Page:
Getting the Most from Road Safety Spending – Evaluation In Focus At ROSPA Seminar







Published by Gerald Ferreira Date: March 15, 2012
Categories: Ford, Ford Focus

Road safety professionals from across the UK will gather in Birmingham today (Thursday, March 15) to discuss how evaluating the outcomes of their projects can help to target limited road safety resources effectively.

They are meeting at the Royal Society for the Prevention of Accidents’ annual Road Safety Seminar, which, this year, aims to help local authority road safety officers and others involved in road safety get to grips with effective evaluation.

The event - titled Practical Evaluation Skills - is taking place at Maple House, ETC Venues in Birmingham city centre.

Among those presenting at the event will be Stephen Stradling, Professor Emeritus at the Transport Research Institute, Edinburgh Napier University, who will speak on his practical experiences of evaluation, and Shaun Helman, principal psychologist at TRL, who will outline how “before and after” studies can be designed and conducted.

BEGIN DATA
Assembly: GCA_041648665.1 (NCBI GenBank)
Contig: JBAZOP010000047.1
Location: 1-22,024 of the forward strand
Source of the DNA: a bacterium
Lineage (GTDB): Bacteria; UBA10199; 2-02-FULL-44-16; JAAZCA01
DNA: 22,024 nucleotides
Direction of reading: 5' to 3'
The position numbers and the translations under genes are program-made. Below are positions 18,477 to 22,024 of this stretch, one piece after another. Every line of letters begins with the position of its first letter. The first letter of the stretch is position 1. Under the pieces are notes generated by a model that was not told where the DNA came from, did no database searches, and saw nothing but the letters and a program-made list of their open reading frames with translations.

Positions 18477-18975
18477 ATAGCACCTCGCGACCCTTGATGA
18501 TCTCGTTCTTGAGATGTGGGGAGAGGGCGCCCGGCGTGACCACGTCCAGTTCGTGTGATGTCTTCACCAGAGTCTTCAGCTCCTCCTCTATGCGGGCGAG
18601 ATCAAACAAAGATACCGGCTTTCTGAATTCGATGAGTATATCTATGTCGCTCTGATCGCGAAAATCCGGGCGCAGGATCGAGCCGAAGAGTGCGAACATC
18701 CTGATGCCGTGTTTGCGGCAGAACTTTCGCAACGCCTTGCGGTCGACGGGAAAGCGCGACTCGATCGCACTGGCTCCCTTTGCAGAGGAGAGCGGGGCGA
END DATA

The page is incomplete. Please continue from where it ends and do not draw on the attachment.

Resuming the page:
Mark Bennett, technical support manager at Britax, which is sponsoring the event, will talk about how evaluating the misuse of child car seats has influenced innovative design. And Kevin Clinton, RoSPA’s head of road safety will introduce delegates to the new Road Safety Observatory project, which will enable information to be shared about road safety issues and how to address them.

Lindsey Simkins, RoSPA’s road safety research and evaluation officer, and Elizabeth Knight, road safety manager at the London Borough of Hounslow, will give an update on the

www.roadsafetyevaluation.com

website and E-valu-it - a toolkit which helps road safety practitioners evaluate their education, training and publicity (ETP) activities.

Kevin Clinton, RoSPA’s head of road safety, said: “At a time when there is significant pressure on road safety budgets, the importance of evaluating the effectiveness of projects has never been seen more clearly. Having properly defined aims and objectives for road safety interventions, and then properly evaluating the outcomes, is crucial if limited resources are to be put to the best use. A key aim of today’s seminar is to help road safety professionals to develop their evaluation skills.”

In addition to presentations, the seminar will include a series of practical workshops to help delegates get to grips with writing evaluation questions, setting aims and objectives and producing a logic model, planning and piloting an evaluation and running focus groups.